Title: Capitoline Venus
Artist: From an original by Praxiteles
Date: 4th century BC
Dimensions: 193 cm. high
Location: Capitoline Museum, Rome
“Venus herself, as oft as she lays aside her robes, half stooping covers with her left hand her modesty.”
– Ovid, Art of Love (University of Chicago)
This statue of the goddess Venus is historically hailed as the primary prototype of female nudes in sculpture. Her discreet contrapposto stance emphasizes her femininity; her hands covering her most private anatomy highlight the allure of the implied scene. Here we have stumbled upon the epitome of divine loveliness in the classical mind. Rising out of her bath, Venus is poised gracefully, suspending the reality of the moment that we as viewers are sharing with her. There is something very intimate in her posture, yet her gaze transfixes with a calm and reserve that at first seems out of place in this private scene. Venus appears facially contemplative, almost absent even. Physically, however, the goddess is highly aware of the vulnerability of the moment and of the power she subtly commands over her viewers. The gesture of her hands seems almost to accentuate her nudity, rather than conceal it. Yet the goddess is not brazen; instead, Venus appears distant in her sensuousness.
The Capitoline Venus struck me as a unique depiction of divinity. Although many copies of her posture have been made, this early representation of the goddess bathing makes her seem all the more approachable and human, and yet at the same time highly otherworldly and unapproachable. Her exposure is intimate, yet almost intimidating in its revelation. The goddess is simultaneously brought down to a more tangible, human level through her almost coy posture. This is counteracted, however, by the far-away look on her lovely face. Venus belongs to a place beyond the earthly, and truly is she called “goddess.” This contrast is subtly emphasized by the disparity between her casual nakedness and her elaborate hair. Similar to the contrast between her facial and physical expressions, the difference between the contrived grace of Venus’ hair and the natural beauty of her body also prompts a complex reaction in the viewer. The goddess demands our attention, almost nonchalantly, and yet completely.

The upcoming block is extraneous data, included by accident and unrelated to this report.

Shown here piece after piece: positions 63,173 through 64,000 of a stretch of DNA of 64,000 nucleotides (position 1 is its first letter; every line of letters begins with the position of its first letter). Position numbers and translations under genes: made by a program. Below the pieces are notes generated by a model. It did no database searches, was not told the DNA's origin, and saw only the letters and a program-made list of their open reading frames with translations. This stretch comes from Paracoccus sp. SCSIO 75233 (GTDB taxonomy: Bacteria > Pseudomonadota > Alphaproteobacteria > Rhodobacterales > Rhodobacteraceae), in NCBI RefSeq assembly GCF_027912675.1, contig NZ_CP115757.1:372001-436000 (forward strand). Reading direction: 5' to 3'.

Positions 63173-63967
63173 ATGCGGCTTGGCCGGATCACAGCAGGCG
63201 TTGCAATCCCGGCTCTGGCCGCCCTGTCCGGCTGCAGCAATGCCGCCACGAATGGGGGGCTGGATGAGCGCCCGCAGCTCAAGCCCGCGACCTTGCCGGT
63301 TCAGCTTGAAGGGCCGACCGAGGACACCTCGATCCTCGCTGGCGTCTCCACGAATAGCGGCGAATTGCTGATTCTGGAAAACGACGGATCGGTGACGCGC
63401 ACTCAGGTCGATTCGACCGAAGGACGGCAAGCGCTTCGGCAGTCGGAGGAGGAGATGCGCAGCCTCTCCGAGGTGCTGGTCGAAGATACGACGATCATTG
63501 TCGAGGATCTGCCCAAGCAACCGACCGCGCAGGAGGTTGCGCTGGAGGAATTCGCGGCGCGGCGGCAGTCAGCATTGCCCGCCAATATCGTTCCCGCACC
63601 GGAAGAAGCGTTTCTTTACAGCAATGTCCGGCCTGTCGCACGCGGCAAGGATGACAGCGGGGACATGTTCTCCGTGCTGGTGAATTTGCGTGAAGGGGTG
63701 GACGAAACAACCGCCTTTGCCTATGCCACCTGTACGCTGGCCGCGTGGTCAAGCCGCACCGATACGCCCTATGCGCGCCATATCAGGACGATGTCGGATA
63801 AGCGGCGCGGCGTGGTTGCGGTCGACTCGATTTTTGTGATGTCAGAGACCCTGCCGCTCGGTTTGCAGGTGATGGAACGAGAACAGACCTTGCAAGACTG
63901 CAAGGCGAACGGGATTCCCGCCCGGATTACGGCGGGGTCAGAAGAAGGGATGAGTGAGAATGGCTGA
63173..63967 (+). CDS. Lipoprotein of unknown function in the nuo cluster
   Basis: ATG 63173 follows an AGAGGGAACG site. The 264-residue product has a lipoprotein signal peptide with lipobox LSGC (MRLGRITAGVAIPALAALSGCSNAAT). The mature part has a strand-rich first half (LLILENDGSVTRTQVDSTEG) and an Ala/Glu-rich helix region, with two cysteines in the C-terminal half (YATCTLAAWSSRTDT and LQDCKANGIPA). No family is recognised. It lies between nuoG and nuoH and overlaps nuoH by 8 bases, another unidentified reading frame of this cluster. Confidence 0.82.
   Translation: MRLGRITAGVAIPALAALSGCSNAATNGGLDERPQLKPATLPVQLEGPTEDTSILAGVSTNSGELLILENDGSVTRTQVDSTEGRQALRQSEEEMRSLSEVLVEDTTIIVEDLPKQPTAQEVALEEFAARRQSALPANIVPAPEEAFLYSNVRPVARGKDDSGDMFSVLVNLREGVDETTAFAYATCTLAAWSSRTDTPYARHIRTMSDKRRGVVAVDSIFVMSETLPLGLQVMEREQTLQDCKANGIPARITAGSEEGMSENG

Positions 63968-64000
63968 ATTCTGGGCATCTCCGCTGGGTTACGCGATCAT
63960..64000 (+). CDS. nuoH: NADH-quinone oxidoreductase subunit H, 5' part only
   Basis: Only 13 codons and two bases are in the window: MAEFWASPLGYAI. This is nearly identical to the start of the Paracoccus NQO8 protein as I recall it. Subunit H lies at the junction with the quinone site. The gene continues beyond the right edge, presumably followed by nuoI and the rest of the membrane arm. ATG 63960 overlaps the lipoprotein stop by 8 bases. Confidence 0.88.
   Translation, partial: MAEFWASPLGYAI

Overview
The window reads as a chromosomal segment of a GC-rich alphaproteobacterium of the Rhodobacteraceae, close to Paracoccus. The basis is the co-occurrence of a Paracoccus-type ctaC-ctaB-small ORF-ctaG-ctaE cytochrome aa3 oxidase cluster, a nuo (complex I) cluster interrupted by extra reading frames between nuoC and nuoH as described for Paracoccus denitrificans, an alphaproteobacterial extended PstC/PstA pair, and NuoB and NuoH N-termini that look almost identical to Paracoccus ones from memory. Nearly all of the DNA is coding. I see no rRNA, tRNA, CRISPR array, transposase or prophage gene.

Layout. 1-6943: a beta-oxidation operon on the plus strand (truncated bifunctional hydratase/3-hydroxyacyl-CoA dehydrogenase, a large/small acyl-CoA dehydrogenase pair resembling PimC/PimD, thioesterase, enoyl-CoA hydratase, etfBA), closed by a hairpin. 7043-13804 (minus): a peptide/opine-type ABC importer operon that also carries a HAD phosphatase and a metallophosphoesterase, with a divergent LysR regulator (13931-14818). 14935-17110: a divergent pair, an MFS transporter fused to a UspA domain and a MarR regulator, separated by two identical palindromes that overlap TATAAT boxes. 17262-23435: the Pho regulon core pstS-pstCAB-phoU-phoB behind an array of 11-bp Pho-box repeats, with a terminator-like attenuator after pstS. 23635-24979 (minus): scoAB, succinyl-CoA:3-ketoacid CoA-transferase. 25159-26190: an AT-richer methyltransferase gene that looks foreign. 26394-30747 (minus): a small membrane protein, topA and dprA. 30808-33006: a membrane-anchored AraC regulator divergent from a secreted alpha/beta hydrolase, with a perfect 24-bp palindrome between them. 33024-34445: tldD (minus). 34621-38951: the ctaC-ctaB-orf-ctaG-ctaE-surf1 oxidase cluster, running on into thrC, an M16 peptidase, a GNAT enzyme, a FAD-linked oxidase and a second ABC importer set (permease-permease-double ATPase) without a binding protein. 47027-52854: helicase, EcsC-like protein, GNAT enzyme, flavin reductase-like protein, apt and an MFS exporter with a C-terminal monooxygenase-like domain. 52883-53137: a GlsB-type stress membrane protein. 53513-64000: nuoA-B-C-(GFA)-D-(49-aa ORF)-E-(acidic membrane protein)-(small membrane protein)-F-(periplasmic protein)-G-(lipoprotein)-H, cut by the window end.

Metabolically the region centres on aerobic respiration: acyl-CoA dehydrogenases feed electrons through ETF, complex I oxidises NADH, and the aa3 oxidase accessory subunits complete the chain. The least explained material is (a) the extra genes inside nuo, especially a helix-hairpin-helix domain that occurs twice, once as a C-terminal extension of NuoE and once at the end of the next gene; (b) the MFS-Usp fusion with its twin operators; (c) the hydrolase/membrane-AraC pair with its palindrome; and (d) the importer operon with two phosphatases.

Here the water in the scene is not overtly incorporated into the sculpture, but is instead implied by elements such as the water vessel, the draped clothing recently discarded by the goddess, and the bathing posture of Venus herself. By only implying the water, this bathing vision is all the more sensual, as the viewer must focus on the glory of the goddess’s body itself, free from peripheral distractions. This adds to the intimacy of the moment, as there is nothing to conceal Venus from her viewers. Yet the goddess is unperturbed at our interruption, allowing us to drink in her regal loveliness in its most vulnerable moments in the context of her bathing. It is in her vulnerability that Venus has us most completely in her power; her thoughtful countenance implies her awareness of the influence the alluring scene conveys. Mysterious in her vulnerable sensuality, the goddess is the one in control of our interaction.
Capitoline Venus. Photograph. Capitoline Museum, Rome, Italy. Web. 2 Apr 2012.
“The Capitoline Venus.” University of Chicago. Web. 2 Apr 2012.